I have written a few times about foraging. It’s been an on and off-again interest for quite a while. I’ve read a great deal, and done research online, but until recently I’ve been reluctant to actually eat anything.
That’s because most plants are not edible; some are poisonous, and unless you can positively identify something you shouldn’t eat it. But the more I’ve studied, the more confident I’ve become in identifying plants.
There was a time when humans were much more familiar with all of the plants in our environment. We knew what was edible, what wasn’t and what plants had medicinal properties. But we don’t really need to know that a certain plant can help with digestive problems, or relieve pain, or help you go to sleep, because we have much more effective medications for those issues now. So while I find the esoterica on the subject fascinating, as a practical matter, what I’m after is taste.
Pellitory is a weed that, once you know what it looks like, you’ll notice all over the place. Here is a picture from my back yard; the Pellitory is the plant with spade-like leaves.
Pellitory smells and tastes like cucumber. The leaves feel similar to oregano, which is to say a bit fuzzy. The stem is square, and the flowers, which are very small, appear directly on the stem. Here is another picture, showing a bit of Pellitory up close.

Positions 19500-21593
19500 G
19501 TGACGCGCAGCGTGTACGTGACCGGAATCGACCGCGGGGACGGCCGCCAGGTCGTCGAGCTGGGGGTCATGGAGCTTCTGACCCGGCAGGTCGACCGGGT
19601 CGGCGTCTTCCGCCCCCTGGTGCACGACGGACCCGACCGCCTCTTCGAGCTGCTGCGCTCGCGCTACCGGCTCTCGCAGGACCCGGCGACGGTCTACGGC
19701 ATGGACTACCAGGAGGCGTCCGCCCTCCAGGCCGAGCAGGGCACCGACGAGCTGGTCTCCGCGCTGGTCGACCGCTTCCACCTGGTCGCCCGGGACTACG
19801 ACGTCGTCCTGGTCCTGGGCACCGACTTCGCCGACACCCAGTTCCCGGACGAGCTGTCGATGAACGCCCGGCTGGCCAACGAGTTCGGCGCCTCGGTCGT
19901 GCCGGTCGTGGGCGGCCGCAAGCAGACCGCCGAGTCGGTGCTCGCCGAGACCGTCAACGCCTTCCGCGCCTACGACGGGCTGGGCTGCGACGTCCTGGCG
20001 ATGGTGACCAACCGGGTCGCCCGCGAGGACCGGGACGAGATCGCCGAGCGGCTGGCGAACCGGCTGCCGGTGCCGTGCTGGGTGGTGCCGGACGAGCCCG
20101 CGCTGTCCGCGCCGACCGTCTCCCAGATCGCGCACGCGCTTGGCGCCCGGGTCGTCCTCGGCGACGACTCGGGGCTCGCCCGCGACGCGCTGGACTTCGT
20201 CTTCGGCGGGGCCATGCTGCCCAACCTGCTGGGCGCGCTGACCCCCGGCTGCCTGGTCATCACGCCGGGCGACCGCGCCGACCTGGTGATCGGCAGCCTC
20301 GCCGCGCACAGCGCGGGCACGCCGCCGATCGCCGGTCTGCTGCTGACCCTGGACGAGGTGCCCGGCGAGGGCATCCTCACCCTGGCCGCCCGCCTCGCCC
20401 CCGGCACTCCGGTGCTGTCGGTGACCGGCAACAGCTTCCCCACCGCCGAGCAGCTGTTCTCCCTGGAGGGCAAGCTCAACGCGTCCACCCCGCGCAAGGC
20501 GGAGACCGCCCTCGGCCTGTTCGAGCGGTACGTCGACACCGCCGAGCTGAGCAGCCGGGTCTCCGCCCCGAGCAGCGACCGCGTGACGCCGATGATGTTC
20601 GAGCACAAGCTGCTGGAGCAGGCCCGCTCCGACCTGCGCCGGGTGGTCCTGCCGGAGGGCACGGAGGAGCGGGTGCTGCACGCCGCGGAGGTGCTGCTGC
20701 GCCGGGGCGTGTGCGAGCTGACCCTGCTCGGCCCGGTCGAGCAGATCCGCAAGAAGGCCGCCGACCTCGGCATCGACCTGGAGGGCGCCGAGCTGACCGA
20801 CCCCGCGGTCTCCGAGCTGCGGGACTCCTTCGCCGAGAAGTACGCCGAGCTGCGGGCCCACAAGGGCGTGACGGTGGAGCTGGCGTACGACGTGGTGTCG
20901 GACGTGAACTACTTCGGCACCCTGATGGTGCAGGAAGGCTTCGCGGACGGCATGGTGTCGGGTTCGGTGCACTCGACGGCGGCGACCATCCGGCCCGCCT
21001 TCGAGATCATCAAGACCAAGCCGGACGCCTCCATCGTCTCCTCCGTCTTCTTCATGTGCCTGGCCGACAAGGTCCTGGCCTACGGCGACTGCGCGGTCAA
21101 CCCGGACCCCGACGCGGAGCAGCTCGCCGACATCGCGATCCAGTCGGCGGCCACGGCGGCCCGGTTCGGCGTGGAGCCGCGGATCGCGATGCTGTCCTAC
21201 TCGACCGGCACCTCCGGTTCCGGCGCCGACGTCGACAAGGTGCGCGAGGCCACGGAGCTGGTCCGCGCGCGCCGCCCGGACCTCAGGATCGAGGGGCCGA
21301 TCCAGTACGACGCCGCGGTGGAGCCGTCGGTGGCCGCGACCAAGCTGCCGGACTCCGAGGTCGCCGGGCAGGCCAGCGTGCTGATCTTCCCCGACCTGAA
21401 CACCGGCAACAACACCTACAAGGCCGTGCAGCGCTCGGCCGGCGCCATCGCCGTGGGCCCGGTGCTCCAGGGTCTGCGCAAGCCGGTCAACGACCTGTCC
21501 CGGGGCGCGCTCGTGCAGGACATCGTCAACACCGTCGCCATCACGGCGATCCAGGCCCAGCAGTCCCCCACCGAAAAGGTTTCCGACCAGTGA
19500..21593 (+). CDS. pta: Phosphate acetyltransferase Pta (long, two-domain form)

I could go on about veins on the leaves or how there’s usually a slight red color to the stem, but the thing that convinced me I could identify it is that it smells and tastes like cucumber. Hard to misidentify.
So ten years or so into this whole “foraging” thing, I actually cooked with some Pellitory this evening. I made quesadillas for the family, and while nobody but me got the Pellitory, I can report that it was pretty tasty.
One more picture, this time of a plant that everyone reading this will recognize immediately. Those clover-shaped leaves and little purple flowers have been all over the place for a month now. It’s not clover, though, it’s Oxalis. It’s a sour-tasting edible plant, though you shouldn’t eat too much, because what makes it sour is oxalic acid, which can be problematic in large doses.
I don’t eat oxalis, or a lot of other plants that are technically edible, but which require you to boil them in three changes of water before consumption. But who knows? A few years ago I swore I’d never try to grow mustard greens again, because my first attempt ended as worm food and a bunch is only a couple of bucks at the store. Then when I tried again, and tasted them cooked an hour after they were harvested, I changed my mind.
Maybe I’ll feel that way about oxalis some day?